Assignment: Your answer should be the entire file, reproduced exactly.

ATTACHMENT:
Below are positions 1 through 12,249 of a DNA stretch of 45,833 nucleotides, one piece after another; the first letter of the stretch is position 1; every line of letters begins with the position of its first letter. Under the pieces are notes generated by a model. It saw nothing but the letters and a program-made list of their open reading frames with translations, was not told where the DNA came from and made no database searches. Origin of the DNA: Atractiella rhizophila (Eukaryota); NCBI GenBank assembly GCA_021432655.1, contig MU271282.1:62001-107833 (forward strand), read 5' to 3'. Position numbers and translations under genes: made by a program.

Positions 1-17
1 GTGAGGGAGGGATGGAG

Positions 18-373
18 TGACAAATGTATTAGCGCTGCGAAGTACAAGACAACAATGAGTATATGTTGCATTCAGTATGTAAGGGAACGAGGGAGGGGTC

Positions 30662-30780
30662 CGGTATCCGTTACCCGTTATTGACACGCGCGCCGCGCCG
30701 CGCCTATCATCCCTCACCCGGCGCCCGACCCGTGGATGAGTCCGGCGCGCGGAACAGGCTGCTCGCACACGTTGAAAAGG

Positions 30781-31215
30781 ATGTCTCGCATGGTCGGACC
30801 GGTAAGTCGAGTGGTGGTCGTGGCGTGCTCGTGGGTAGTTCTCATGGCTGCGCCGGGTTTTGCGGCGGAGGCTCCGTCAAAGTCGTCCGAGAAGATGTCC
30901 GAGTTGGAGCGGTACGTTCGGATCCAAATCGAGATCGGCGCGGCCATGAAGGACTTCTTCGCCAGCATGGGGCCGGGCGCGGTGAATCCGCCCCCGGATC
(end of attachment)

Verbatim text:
Below are positions 1 through 12,249 of a DNA stretch of 45,833 nucleotides, one piece after another; the first letter of the stretch is position 1; every line of letters begins with the position of its first letter. Under the pieces are notes generated by a model. It saw nothing but the letters and a program-made list of their open reading frames with translations, was not told where the DNA came from and made no database searches. Origin of the DNA: Atractiella rhizophila (Eukaryota); NCBI GenBank assembly GCA_021432655.1, contig MU271282.1:62001-107833 (forward strand), read 5' to 3'. Position numbers and translations under genes: made by a program.

Positions 1-17
1 GTGAGGGAGGGATGGAG

Positions 18-373
18 TGACAAATGTATTAGCGCTGCGAAGTACAAGACAACAATGAGTATATGTTGCATTCAGTATGTAAGGGAACGAGGGAGGGGTC

Positions 30662-30780
30662 CGGTATCCGTTACCCGTTATTGACACGCGCGCCGCGCCG
30701 CGCCTATCATCCCTCACCCGGCGCCCGACCCGTGGATGAGTCCGGCGCGCGGAACAGGCTGCTCGCACACGTTGAAAAGG

Positions 30781-31215
30781 ATGTCTCGCATGGTCGGACC
30801 GGTAAGTCGAGTGGTGGTCGTGGCGTGCTCGTGGGTAGTTCTCATGGCTGCGCCGGGTTTTGCGGCGGAGGCTCCGTCAAAGTCGTCCGAGAAGATGTCC
30901 GAGTTGGAGCGGTACGTTCGGATCCAAATCGAGATCGGCGCGGCCATGAAGGACTTCTTCGCCAGCATGGGGCCGGGCGCGGTGAATCCGCCCCCGGATC